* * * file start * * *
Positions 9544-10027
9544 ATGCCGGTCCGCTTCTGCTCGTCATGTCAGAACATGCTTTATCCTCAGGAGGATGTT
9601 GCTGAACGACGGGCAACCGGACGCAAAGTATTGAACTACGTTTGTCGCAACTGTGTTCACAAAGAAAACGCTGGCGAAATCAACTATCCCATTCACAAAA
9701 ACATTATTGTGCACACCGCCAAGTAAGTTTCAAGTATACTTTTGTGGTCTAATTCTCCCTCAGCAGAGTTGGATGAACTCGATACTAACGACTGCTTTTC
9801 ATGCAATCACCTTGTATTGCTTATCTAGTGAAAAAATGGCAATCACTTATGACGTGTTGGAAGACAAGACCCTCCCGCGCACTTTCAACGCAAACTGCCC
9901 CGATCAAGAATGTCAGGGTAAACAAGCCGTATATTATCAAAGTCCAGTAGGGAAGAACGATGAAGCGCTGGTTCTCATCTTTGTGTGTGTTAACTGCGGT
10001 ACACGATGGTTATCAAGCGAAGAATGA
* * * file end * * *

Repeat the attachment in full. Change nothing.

Positions 9544-10027
9544 ATGCCGGTCCGCTTCTGCTCGTCATGTCAGAACATGCTTTATCCTCAGGAGGATGTT
9601 GCTGAACGACGGGCAACCGGACGCAAAGTATTGAACTACGTTTGTCGCAACTGTGTTCACAAAGAAAACGCTGGCGAAATCAACTATCCCATTCACAAAA
9701 ACATTATTGTGCACACCGCCAAGTAAGTTTCAAGTATACTTTTGTGGTCTAATTCTCCCTCAGCAGAGTTGGATGAACTCGATACTAACGACTGCTTTTC
9801 ATGCAATCACCTTGTATTGCTTATCTAGTGAAAAAATGGCAATCACTTATGACGTGTTGGAAGACAAGACCCTCCCGCGCACTTTCAACGCAAACTGCCC
9901 CGATCAAGAATGTCAGGGTAAACAAGCCGTATATTATCAAAGTCCAGTAGGGAAGAACGATGAAGCGCTGGTTCTCATCTTTGTGTGTGTTAACTGCGGT
10001 ACACGATGGTTATCAAGCGAAGAATGA